The Hanoitimes - In June, Bamboo Airways announced it signed a deal worth US$5.6 billion to acquire 20 Dreamliner commercial jets from Boeing after the airlines inked a similar deal costing US$3 billion with Airbus.
Bamboo Airways, the would-be fourth Vietnamese airline, has not received the license to take off due to matters relating to aviation security, Minister – Head of the Government Office Mai Tien Dung said last weekend.
The Civil Aviation Authority of Vietnam (CAAV) will be in charge of granting the license basing on the Law on Civil Aviation, Dung explained.
The Government Office is seeking feedback from concerning ministries and agencies before making the final decision regarding this issue in the upcoming regular government meeting, he said.
Bamboo Airways is a project of FLC Group, a publicly-traded resort and housing developer in Vietnam. The airlines was set up in mid-2017 with registered capital of VND700 billion (US$30.17 million) to offer standard aviation service and budget passenger carrying service. It raised the registered capital to VND1.3 trillion (US$60 million) after a year.
The carrier targets to run on 24 domestic and 16 international routes by the end of 2023, mainly to destinations where FLC is operating its own resorts, including central provinces of Binh Dinh, Quang Binh, and Thanh Hoa.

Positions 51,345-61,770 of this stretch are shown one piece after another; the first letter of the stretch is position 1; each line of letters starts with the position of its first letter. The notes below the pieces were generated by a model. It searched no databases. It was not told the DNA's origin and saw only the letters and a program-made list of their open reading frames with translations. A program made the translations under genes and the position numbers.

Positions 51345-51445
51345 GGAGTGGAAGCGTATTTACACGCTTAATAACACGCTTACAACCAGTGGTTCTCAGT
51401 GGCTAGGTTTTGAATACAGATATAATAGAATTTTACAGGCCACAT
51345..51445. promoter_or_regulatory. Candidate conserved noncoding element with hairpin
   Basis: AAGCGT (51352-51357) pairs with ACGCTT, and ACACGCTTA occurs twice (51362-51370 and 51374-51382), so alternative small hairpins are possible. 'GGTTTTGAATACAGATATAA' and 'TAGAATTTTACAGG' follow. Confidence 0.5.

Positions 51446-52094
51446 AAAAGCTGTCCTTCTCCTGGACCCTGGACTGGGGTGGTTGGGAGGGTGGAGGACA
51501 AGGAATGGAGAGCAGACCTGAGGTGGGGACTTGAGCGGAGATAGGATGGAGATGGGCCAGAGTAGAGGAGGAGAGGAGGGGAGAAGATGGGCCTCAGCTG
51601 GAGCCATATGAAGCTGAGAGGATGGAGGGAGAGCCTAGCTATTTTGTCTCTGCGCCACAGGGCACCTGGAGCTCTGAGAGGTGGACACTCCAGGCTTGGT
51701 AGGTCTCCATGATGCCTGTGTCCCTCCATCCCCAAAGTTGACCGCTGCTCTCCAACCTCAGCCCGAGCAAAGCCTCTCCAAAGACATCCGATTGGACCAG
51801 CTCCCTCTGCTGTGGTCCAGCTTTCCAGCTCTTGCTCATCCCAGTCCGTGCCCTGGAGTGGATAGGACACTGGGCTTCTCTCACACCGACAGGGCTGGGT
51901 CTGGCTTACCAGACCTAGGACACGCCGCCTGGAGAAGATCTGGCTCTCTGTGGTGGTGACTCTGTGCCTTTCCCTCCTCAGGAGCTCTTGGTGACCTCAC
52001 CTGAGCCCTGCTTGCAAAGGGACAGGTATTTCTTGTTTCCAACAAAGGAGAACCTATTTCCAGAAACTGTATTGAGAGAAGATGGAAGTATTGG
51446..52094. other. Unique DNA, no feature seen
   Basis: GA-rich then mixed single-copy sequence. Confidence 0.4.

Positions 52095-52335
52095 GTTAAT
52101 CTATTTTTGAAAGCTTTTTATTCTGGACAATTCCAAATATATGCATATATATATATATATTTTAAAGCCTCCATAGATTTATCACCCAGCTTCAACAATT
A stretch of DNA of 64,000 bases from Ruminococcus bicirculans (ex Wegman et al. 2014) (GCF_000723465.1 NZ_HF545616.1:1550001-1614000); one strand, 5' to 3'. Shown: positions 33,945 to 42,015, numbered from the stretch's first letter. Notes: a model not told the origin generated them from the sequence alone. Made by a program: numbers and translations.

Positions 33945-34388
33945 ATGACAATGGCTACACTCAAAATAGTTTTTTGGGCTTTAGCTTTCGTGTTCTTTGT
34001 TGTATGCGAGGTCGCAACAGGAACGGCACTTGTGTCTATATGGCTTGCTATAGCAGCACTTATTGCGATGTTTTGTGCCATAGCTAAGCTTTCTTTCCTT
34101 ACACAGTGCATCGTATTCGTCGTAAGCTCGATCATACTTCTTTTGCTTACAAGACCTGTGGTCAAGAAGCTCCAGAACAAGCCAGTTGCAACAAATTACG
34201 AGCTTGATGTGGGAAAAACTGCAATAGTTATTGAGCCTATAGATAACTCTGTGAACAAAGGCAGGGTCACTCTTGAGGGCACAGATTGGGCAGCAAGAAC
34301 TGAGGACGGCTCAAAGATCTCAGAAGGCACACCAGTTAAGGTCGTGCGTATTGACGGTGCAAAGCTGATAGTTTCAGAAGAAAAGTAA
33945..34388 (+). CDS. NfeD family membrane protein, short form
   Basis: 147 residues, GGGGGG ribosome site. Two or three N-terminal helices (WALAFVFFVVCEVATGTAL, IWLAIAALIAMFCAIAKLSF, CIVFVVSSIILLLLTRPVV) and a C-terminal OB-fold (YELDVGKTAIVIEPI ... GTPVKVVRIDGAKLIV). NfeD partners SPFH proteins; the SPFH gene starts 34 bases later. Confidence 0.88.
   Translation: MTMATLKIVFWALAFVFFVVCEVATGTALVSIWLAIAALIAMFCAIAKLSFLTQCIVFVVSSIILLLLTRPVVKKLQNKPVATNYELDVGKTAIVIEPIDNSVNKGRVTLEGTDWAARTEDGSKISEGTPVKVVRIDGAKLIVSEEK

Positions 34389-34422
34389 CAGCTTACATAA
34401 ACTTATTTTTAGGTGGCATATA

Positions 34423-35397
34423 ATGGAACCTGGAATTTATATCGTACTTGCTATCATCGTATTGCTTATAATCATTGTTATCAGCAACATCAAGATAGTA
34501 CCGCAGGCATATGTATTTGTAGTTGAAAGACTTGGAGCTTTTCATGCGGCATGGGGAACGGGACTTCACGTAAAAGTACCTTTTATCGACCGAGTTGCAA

In June, Bamboo Airways announced it signed a deal worth US$5.6 billion to acquire 20 Dreamliner commercial jets from Boeing after the airlines inked a similar deal costing US$3 billion with Airbus.
The news has surprised aviation industry and international experts.
Henry Harteveldt, a commercial aerospace analyst at Atmosphere Research, said that the purchase of twenty Boeing 787 airplanes indicated a degree of confidence, some would say arrogance, and a willingness to ignore basic financial planning for an airlines, where you usually buy a few and wait for the market to materialize. “It’s a very bold, very risky move,” he added.
Vice President and analyst at Teal Group Richard Aboulafia said that a newly-established airline should begin with small airplanes like Airbus’s A320 meanwhile wide-body airplanes built for long-haul flights like Boeing 787 are not suitable. He was skeptical that Vietnam’s aviation market can sustain another airline.
A local expert told newswire Zing.vn that Bamboo Airways itself may be aware of risks when investing in a large plane fleet, but it may be a necessary move to prove its willingness to start up in the aviation industry.
Bamboo Airways had been expected to take off on October 10, 2018. But the date for the first flight remains uncertain as Minister Mai Tien Dung said that the government will “cautiously consider” granting the license.
Currently, low-cost airline VietJet Air which debuted in late 2011 holds around 43% of the market share while Jetstar Pacific Airlines, the budget carrier of the country’s biggest carrier Vietnam Airlines, claims over 10% of the market share.
Some foreign airlines like Malaysia’s AirAsia and some Chinese low-cost carriers are targeting Vietnam’s airline market which sees a growth of more than 20% annually on the back of the country’s growing middle class.